The Central Weather Bureau says it's too early too say whether Typhoon Kong-Rey will directly affect Taiwan.

Kong-Rey developed into a typhoon Sunday afternoon and is the 25th storm of this year's Pacific typhoon season.

The weather bureau is forecasting the storm to strengthen in the coming days and is warning it could develop into a super typhoon.


Credit: Reuters / TPG

Typhoon Kong-Rey: Headed towards Taiwan?

Kong-Rey is located some 2,000 kilometers east-southeast of the island's southernmost tip and is moving in a west-northwesterly direction at 15 kilometers an hour. The storm is packing sustained wind speeds of 126 kilometers-an-hour, with gusts of up to 162 kilometers-an-hour.

If Kong-Rey follows it current predicted path, the eye of the storm will pass through waters between Taiwan and Okinawa before heading into the East China Sea by Friday.


Belize has spoken out in support of Taiwan at the United Nations General Assembly in New York.

Belize's foreign minister, Wilfred Elrington (pictured in cover photo), reiterated his country's call for Taiwan to be allowed to participate equally in the UN system and for a new approach by world leaders aimed at including the island in the global body.

Elrington told the general assembly that Taiwan is a vibrant democracy that has fully embraced international norms and standards, but the UN still refuses to recognize the island's legitimacy.

The Ministry of Foreign Affairs says 12 of Taiwan's 15 diplomatic allies that have spoken during the session have advocated for Taiwan's inclusion in the UN system.

Nicaragua and the Vatican are scheduled to address the United Nations General Assembly today.


Two Chinese nationals have applied for political asylum in Taiwan.

The National Immigration Agency said they made the request on their arrival on a transit stop at Taoyuan International Airport.

The two men are currently being held at the airport because they don't have any legal documents allowing them to enter Taiwan.

The agency has not released any information about the identities of the asylum seekers, but says they asked for political protection from prosecution in China.

According to the Mainland Affairs Council, both of the asylum seekers were traveling on valid Chinese passports and made the transit stop en route from Thailand to China.


The owner of the Changhua Biyun Temple has reportedly fled to Hong Kong after the county government began demolishing the building's numerous illegal structures.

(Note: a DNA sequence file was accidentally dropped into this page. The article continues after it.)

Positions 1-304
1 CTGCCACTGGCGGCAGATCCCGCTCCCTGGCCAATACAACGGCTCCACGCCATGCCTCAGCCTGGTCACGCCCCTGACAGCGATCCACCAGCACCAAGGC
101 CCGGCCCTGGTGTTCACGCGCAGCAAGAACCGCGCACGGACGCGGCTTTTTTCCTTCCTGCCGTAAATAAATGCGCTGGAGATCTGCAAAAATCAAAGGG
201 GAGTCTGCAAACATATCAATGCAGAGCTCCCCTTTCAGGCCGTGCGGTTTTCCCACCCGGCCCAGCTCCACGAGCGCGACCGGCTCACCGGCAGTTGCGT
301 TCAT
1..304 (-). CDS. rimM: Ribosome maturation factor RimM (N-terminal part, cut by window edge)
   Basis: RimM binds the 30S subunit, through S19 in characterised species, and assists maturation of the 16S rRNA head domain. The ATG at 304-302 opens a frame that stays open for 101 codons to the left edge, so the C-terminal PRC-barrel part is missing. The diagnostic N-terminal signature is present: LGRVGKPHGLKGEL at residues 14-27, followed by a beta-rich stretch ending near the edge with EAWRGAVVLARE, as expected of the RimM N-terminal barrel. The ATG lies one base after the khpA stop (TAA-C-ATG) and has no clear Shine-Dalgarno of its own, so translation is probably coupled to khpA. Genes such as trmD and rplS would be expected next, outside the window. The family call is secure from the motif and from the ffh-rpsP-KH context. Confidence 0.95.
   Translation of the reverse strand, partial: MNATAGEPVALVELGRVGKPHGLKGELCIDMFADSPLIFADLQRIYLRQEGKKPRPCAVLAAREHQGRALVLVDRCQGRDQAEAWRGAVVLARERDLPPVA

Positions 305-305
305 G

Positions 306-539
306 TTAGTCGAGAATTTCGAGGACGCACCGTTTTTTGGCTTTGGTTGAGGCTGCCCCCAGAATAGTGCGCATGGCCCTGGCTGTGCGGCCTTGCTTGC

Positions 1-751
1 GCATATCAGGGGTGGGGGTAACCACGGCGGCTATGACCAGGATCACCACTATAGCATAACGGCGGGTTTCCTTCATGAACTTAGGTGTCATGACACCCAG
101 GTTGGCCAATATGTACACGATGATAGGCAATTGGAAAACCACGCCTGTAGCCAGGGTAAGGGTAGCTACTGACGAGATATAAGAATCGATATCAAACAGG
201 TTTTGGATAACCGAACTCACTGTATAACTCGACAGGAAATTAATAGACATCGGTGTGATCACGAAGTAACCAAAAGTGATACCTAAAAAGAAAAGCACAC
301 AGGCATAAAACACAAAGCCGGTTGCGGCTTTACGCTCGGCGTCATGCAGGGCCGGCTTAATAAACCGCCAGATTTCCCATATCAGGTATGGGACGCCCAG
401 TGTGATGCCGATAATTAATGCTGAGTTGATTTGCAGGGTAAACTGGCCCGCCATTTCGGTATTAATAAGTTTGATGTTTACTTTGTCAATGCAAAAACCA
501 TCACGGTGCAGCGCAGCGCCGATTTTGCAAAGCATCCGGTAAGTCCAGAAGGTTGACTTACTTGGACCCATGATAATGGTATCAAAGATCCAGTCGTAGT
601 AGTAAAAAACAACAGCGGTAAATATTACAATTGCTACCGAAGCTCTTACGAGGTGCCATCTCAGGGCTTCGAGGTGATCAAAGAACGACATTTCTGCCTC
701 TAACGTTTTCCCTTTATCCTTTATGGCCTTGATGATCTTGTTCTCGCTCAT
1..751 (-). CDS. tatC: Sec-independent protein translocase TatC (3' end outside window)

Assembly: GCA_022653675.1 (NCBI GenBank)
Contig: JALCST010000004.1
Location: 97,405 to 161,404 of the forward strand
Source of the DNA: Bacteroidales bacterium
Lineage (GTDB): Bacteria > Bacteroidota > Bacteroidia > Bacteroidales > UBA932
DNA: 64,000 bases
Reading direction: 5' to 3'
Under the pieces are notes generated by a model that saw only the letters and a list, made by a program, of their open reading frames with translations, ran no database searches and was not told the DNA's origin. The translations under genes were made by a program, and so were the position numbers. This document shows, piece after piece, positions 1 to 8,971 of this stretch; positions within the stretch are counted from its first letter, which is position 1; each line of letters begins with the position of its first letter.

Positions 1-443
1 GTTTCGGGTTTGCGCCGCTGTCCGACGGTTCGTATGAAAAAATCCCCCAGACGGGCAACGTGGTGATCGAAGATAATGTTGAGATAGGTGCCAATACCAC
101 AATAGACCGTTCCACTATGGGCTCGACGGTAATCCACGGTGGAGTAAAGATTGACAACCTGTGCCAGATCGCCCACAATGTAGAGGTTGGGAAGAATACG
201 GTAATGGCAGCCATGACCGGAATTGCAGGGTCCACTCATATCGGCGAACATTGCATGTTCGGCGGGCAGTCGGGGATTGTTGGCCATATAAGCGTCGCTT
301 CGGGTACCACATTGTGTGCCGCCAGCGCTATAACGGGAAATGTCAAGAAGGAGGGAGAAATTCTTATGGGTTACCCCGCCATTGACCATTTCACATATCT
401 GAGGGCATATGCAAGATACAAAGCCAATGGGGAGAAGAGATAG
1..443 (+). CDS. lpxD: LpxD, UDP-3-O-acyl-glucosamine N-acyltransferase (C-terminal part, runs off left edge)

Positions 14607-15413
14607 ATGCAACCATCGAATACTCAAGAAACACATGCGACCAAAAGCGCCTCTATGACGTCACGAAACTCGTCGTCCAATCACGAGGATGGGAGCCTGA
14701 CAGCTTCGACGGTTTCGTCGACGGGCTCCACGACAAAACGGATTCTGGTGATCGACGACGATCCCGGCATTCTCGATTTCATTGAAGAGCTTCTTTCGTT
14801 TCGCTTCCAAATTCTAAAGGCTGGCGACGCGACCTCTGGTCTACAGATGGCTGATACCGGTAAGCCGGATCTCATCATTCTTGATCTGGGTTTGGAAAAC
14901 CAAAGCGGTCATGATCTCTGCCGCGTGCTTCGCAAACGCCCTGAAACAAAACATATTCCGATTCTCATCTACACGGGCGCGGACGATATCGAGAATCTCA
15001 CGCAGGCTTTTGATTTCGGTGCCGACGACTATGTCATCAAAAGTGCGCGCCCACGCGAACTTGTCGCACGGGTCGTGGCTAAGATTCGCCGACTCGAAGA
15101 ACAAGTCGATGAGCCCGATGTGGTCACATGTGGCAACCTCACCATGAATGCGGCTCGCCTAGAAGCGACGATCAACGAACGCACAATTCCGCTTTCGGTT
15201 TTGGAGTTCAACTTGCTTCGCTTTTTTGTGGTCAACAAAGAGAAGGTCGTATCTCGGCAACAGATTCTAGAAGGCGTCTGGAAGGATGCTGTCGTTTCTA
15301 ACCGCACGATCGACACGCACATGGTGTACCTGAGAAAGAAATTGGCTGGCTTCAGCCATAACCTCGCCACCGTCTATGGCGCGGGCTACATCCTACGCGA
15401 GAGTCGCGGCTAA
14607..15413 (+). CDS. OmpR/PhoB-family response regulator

Reports are citing a national security official as saying Wei Ming-jen (魏明仁) left Taiwan the day after demolition work at the temple in Erlin Township began last Wednesday. He reportedly purchased a one-way ticket to Hong Kong Thursday night.


Credit: Wei Ming-jen Facebook

Temple owner Wei Ming-jen says he's following in Mao's footsteps by retreating to Hong Kong.

Wei released a statement this past weekend in which he said he was following in the footsteps of Mao Zedong by making a "strategic retreat."

He also claimed in an interview with a China-based Internet news service that the temple was being demolished because the Tsai administration is concerned it's popularity would grow.

Wei is facing a NT$5 million (US$163,706) bill for the demolition costs and is also being investigated for assaulting a county government employee.


Indonesia's top envoy to Taiwan is expressing his country's thanks for the offer of assistance following last Friday's magnitude 7.5 earthquake that struck Sulawesi Island.

Speaking on the sidelines of an Indonesian cultural event in New Taipei, Didi Sumedi said officials have told him the administration of President Tsai Ing-wen (蔡英文) is ready to send assistance if needed.

The representative went on to say that Indonesian emergency teams are currently handling the situation.

President Tsai expressed her deepest sympathy and concern to Indonesia after the earthquake rocked Sulawesi Island last week.

No Taiwanese nationals have been reported as being killed or injured in the earthquake.


British Lawmaker and shadow Brexit secretary, Keir Starmer, is visiting Taiwan this week to lobby against the death penalty.

Reports from the UK say the trip is also aimed at demonstrating London's continued commitment to international legal standards following the Brexit vote, that will see Britain leave the European Union next year.

Starmer last visited Taiwan two years ago. The Guardian is quoting him as saying "the most important thing is to ensure that Taiwan's moratorium to stop death sentences being carried out stays in place" and his visit to Taiwan "is part of maintaining the UK's commitment to international human rights."

Starmer will hold talks with Vice-President Chen Chien-jen (陳建仁), Justice Minister Tsai Ching-hsiang (蔡清祥) and other senior justice ministry officials.


Wyoming's Governor Matt Mead is visiting Taiwan this week to preside over the opening of a new state trade office and take part in various business-related exchanges.


Credit: USFWS / BJ Baker, National Elk Refuge volunteer

Wyoming Governor Matt Mead, pictured in August 2012.

The Ministry of Foreign Affairs says the ribbon-cutting, scheduled to take place Wednesday and will be followed by a reception to celebrate the opening of the Wyoming Pacific Asia office based in Taipei.

Mead will also attend the 2018 US-Taiwan Business Day in Taipei on Thursday, and meet with government officials and business representatives.

It is Mead's third visit to Taiwan for a visit since he assumed office as governor of Wyoming in 2011.

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This news bulletin was provided courtesy of International Community Radio Taipei (ICRT), Taiwan’s leading English-language broadcaster.

Editor: Nick Aspinwall (@Nick1Aspinwall)

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